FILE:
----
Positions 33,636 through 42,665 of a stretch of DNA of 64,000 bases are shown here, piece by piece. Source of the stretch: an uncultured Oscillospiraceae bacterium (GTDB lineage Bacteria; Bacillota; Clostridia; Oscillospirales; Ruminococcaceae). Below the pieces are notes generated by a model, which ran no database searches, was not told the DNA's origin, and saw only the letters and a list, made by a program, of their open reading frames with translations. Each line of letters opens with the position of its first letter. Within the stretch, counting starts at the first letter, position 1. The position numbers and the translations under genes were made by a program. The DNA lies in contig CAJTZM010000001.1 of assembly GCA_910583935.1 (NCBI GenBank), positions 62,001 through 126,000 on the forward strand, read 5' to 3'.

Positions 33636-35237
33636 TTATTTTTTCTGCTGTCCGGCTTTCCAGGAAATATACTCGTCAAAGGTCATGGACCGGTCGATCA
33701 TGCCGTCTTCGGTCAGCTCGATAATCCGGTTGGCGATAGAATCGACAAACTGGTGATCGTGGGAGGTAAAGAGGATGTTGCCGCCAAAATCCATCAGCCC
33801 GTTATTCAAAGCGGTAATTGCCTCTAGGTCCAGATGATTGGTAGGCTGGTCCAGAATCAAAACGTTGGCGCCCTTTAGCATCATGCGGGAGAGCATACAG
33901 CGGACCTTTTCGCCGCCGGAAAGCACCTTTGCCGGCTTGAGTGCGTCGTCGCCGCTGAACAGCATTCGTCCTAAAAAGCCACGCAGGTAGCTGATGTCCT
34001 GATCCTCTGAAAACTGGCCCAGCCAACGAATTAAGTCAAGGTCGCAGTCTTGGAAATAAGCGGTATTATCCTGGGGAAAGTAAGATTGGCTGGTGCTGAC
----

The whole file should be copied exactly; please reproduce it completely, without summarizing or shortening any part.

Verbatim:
Positions 33,636 through 42,665 of a stretch of DNA of 64,000 bases are shown here, piece by piece. Source of the stretch: an uncultured Oscillospiraceae bacterium (GTDB lineage Bacteria; Bacillota; Clostridia; Oscillospirales; Ruminococcaceae). Below the pieces are notes generated by a model, which ran no database searches, was not told the DNA's origin, and saw only the letters and a list, made by a program, of their open reading frames with translations. Each line of letters opens with the position of its first letter. Within the stretch, counting starts at the first letter, position 1. The position numbers and the translations under genes were made by a program. The DNA lies in contig CAJTZM010000001.1 of assembly GCA_910583935.1 (NCBI GenBank), positions 62,001 through 126,000 on the forward strand, read 5' to 3'.

Positions 33636-35237
33636 TTATTTTTTCTGCTGTCCGGCTTTCCAGGAAATATACTCGTCAAAGGTCATGGACCGGTCGATCA
33701 TGCCGTCTTCGGTCAGCTCGATAATCCGGTTGGCGATAGAATCGACAAACTGGTGATCGTGGGAGGTAAAGAGGATGTTGCCGCCAAAATCCATCAGCCC
33801 GTTATTCAAAGCGGTAATTGCCTCTAGGTCCAGATGATTGGTAGGCTGGTCCAGAATCAAAACGTTGGCGCCCTTTAGCATCATGCGGGAGAGCATACAG
33901 CGGACCTTTTCGCCGCCGGAAAGCACCTTTGCCGGCTTGAGTGCGTCGTCGCCGCTGAACAGCATTCGTCCTAAAAAGCCACGCAGGTAGCTGATGTCCT
34001 GATCCTCTGAAAACTGGCCCAGCCAACGAATTAAGTCAAGGTCGCAGTCTTGGAAATAAGCGGTATTATCCTGGGGAAAGTAAGATTGGCTGGTGCTGAC